Rod Drury is facing a shareholder revolt over plans to delist Xero from the NZX.
Fund manager Milford Asset management has written to the NZX requesting the delisting be put to a shareholder vote at a special meeting.
Earlier this month Xero announced it would leave the New Zealand share market and consolidate its listing in Australia.
A letter to the stock exchange - signed by Milford's Brian Gaynor and Portfolio Manager Sam Trethewey - says:
"We are writing to you to request that the NZX requires Xero to receive shareholder approval before delisting from the NZX. This request is being made under NZX Listing Rule 5.4.1 (b)."
"Milford believes that Xero's recent material share price underperformance is primarily due to the company's delisting decision. The NZ Equities Wholesale Fund, Milford's other funds and their underlying investors have been prejudiced for two additional reasons:
- The Xero waiver decision may reduce investor confidence that the NZX will fully protect
investor rights. This could reduce investor participation in the NZX and the performance of the domestic sharemarket.
- The Xero decision could encourage other NZ companies to list on the ASX or move from the NZX to the ASX. This would reduce the number of domestic investment opportunities for Milford's NZ Equities Wholesale Fund and Milford's other funds."
"We would be supportive of that attempt," said one fund manager, who did not want to be identified.
Xero did not enjoy a high level of institutional interest when it listed in 2007, with much of the initial support instead coming from private wealth and technology investors.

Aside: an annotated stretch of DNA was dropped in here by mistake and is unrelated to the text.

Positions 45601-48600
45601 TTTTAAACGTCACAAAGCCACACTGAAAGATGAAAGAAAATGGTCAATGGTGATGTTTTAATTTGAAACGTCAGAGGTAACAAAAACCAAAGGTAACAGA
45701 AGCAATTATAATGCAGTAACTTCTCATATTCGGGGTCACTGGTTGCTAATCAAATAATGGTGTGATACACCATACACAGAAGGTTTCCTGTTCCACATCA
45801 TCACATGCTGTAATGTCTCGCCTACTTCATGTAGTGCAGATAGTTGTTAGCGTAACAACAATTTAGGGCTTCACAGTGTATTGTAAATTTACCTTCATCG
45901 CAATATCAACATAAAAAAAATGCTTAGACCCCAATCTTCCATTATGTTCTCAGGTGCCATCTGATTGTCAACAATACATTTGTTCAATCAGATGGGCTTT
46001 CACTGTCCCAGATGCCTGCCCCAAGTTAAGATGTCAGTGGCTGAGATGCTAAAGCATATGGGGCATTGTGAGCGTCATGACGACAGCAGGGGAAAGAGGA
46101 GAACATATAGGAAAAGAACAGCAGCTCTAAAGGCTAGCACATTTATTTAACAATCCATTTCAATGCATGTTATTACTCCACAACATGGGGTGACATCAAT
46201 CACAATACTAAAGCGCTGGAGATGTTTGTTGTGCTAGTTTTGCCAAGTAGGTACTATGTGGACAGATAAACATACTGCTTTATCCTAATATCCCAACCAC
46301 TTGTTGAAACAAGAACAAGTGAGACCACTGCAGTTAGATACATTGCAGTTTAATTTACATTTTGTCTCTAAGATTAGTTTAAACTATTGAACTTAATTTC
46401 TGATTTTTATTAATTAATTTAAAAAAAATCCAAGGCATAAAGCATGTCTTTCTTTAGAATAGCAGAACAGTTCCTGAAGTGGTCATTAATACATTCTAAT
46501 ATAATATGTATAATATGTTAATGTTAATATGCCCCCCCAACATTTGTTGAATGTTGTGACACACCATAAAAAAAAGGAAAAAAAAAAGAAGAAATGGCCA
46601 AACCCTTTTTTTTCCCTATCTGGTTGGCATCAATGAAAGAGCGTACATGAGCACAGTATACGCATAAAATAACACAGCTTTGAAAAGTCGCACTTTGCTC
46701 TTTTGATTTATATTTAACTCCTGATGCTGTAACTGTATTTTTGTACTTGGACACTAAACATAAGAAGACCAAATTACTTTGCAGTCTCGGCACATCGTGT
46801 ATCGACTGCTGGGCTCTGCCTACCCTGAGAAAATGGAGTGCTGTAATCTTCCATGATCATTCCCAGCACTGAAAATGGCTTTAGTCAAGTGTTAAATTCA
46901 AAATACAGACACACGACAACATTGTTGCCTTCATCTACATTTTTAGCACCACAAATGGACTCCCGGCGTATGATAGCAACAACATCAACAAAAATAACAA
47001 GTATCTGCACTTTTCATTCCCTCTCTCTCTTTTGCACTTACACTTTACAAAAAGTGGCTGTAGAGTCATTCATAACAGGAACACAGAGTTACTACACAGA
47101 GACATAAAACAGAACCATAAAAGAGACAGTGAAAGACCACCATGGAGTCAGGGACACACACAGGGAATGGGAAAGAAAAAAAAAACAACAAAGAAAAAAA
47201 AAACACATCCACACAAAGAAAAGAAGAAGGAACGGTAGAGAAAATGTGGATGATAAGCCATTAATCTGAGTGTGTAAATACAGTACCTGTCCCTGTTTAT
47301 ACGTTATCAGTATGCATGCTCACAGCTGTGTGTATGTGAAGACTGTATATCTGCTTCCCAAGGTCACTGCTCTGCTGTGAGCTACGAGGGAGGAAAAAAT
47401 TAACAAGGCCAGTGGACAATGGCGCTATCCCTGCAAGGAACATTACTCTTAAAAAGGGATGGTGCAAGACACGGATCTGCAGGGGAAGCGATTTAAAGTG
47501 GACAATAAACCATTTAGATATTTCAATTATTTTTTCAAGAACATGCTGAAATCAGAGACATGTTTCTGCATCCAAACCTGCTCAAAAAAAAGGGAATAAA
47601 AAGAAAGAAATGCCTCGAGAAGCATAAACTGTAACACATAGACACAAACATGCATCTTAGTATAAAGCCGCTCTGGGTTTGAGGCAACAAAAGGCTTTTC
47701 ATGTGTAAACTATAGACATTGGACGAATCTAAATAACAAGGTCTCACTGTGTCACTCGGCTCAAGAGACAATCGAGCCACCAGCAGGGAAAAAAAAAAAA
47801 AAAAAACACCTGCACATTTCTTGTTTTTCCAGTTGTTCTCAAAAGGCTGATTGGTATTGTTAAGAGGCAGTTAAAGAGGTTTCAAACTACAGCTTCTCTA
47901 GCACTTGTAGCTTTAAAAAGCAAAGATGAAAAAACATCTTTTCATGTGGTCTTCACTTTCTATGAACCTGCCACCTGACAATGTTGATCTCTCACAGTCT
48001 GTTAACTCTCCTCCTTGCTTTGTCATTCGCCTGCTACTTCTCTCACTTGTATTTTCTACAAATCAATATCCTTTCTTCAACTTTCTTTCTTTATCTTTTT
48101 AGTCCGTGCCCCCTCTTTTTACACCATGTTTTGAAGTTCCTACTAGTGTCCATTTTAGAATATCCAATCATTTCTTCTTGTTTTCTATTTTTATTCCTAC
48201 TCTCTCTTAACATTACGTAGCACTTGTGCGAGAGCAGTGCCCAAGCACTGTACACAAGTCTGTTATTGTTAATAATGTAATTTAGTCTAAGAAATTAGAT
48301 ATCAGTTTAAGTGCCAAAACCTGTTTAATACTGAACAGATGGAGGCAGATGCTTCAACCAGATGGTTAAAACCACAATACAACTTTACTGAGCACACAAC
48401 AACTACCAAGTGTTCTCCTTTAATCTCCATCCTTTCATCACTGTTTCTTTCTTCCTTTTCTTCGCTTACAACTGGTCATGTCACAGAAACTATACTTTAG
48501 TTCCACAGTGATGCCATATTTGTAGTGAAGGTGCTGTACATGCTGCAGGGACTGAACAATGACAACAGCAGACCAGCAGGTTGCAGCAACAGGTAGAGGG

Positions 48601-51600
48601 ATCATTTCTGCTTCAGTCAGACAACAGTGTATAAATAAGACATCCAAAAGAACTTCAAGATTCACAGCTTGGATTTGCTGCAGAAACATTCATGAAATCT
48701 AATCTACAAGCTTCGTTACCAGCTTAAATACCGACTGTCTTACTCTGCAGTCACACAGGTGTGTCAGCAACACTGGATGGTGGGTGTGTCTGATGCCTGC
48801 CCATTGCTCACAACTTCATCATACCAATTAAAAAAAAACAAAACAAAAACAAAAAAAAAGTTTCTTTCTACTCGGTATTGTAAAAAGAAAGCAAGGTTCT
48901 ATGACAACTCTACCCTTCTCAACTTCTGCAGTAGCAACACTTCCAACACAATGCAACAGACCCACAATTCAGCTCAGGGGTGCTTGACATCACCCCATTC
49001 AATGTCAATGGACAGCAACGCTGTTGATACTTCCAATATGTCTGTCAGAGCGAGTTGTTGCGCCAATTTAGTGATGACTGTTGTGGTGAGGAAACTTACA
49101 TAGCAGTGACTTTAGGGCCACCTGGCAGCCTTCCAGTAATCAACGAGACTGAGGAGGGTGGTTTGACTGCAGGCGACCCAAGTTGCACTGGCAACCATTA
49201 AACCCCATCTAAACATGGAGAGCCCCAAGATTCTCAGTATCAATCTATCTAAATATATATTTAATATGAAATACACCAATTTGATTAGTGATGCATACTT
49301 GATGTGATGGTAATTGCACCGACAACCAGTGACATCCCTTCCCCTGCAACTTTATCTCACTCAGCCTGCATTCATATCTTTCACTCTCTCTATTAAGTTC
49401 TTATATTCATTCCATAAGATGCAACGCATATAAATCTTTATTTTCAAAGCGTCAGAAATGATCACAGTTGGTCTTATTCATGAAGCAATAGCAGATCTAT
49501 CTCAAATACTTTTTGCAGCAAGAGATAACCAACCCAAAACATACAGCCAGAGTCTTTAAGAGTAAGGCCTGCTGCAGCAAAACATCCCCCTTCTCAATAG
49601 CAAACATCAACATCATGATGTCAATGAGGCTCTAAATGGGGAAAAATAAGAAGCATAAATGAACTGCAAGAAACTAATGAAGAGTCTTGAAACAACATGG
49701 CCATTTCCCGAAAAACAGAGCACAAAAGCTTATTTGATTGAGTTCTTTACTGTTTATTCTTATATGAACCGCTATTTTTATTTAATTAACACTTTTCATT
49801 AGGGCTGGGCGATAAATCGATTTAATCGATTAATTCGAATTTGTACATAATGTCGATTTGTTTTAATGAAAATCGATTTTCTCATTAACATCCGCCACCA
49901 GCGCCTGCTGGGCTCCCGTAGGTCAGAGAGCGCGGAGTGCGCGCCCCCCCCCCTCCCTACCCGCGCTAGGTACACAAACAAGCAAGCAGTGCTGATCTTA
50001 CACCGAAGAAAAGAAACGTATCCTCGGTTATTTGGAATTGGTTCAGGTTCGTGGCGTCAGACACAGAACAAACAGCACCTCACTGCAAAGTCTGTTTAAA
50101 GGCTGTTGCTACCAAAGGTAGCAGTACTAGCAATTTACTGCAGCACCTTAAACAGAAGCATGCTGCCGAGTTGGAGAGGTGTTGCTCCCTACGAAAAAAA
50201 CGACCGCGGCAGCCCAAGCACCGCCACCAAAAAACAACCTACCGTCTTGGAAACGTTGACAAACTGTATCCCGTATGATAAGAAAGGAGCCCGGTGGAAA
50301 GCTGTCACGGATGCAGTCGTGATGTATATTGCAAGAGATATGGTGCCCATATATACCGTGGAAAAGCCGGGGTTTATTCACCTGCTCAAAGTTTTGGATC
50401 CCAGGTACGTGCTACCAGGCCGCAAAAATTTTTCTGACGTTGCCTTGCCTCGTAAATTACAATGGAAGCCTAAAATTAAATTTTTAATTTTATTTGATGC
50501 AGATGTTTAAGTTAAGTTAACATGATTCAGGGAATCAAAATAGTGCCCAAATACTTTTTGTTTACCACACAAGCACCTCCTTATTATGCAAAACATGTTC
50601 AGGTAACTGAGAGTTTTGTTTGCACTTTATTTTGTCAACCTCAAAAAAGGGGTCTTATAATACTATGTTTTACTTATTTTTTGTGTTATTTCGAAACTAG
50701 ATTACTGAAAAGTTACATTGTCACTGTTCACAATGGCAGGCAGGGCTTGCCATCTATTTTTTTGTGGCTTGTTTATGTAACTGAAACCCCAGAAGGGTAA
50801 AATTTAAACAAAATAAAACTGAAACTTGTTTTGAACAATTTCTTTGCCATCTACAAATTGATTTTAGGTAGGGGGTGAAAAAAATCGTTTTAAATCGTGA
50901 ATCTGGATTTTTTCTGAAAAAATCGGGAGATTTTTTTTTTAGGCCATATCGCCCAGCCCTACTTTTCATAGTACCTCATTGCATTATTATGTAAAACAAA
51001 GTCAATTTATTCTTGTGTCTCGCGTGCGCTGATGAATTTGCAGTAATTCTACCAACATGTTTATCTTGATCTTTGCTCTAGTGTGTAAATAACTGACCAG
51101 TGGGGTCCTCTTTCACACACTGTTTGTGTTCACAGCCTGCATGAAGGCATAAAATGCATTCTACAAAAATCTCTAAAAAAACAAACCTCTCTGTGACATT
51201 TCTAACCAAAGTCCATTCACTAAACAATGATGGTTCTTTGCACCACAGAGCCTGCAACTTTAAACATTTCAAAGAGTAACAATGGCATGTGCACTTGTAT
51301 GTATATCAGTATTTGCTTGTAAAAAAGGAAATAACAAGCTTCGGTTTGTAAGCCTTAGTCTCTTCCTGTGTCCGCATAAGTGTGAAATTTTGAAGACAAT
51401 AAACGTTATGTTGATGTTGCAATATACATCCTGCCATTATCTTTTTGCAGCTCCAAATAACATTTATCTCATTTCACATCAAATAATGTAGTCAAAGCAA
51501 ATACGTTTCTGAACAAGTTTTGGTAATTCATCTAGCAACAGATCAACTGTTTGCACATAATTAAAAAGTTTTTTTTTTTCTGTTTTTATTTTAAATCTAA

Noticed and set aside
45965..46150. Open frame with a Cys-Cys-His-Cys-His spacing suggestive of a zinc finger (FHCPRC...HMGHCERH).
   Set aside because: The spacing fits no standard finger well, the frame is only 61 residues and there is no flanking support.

Xero has said the decision to stop trading and de-list from the NZX was made after an extensive strategic process which thoroughly canvassed all available options.
Chief executive Rod Drury said he didn't believe the delisting needed to go to a shareholder vote.
Xero had followed the right process with the NZX and Drury said the move was on track.
Although a few New Zealand fund managers were unhappy, Drury said the move was in the best interests of the company and shareholders.
If a shareholder vote was required, Drury was "100 per cent" confident that the delisting would get approved.
"We're excited now about moving from a top 10 NZX company to being one of the top ASX companies," he said.
Drury said the company would remain headquartered in Wellington and it thanked the NZX for providing its start.
The letter argues that:
"Milford's NZ Wholesale Equities Fund has a large Xero holding because the latter is listed on the NZX and Xero's directors have signed an agreement that it will abide by NZX rules," it says.
We invested on the basis that this agreement offers us protection under NZX rules. The NZX regulates this contract with Xero on behalf of shareholders. Listing is at the heart of this contract and Milford's NZ Equities Wholesale Fund has invested on the basis that Xero is an NZX listed company."
We recognise and accept the protections, opportunities and risks of the NZX. However, we don't agree that the NZX should make important decisions on behalf of shareholders and exempt Xero from requiring shareholder approval to delist from the NZX. We don't believe that the NZX has the right to decide whether shareholders have been prejudiced by a delisting decision (as per Listing Rule 5.4.1(b))."